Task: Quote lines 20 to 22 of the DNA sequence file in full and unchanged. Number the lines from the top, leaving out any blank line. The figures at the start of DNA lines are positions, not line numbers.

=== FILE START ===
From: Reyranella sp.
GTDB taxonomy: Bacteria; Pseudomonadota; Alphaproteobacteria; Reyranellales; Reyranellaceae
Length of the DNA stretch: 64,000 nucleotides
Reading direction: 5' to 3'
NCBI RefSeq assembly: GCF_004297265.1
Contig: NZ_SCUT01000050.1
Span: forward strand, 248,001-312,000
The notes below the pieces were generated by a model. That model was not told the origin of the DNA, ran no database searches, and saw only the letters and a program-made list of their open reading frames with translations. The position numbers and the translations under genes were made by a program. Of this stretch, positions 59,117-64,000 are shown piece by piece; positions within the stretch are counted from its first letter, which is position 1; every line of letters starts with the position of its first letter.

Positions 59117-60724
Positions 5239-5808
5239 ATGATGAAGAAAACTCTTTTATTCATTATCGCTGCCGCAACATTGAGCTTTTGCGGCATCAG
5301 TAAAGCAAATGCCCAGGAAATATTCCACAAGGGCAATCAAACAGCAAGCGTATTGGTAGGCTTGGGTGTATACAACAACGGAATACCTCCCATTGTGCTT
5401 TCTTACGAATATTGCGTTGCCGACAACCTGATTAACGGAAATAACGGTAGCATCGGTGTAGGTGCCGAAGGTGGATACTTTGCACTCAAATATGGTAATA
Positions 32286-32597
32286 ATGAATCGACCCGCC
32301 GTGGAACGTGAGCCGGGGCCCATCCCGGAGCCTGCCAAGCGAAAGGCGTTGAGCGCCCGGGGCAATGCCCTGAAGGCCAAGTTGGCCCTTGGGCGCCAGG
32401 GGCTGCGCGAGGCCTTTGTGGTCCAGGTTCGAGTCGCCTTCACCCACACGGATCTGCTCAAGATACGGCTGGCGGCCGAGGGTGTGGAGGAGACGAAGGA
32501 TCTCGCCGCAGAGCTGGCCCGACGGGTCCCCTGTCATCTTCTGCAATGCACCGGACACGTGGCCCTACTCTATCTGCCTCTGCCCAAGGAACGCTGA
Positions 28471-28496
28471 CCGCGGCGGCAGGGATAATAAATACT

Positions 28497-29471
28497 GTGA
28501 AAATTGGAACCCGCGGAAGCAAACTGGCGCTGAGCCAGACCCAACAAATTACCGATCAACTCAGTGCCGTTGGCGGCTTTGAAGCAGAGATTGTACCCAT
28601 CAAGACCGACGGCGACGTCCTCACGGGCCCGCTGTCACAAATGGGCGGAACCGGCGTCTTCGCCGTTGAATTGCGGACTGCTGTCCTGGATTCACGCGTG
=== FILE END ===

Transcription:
28471 CCGCGGCGGCAGGGATAATAAATACT

Positions 28497-29471
28497 GTGA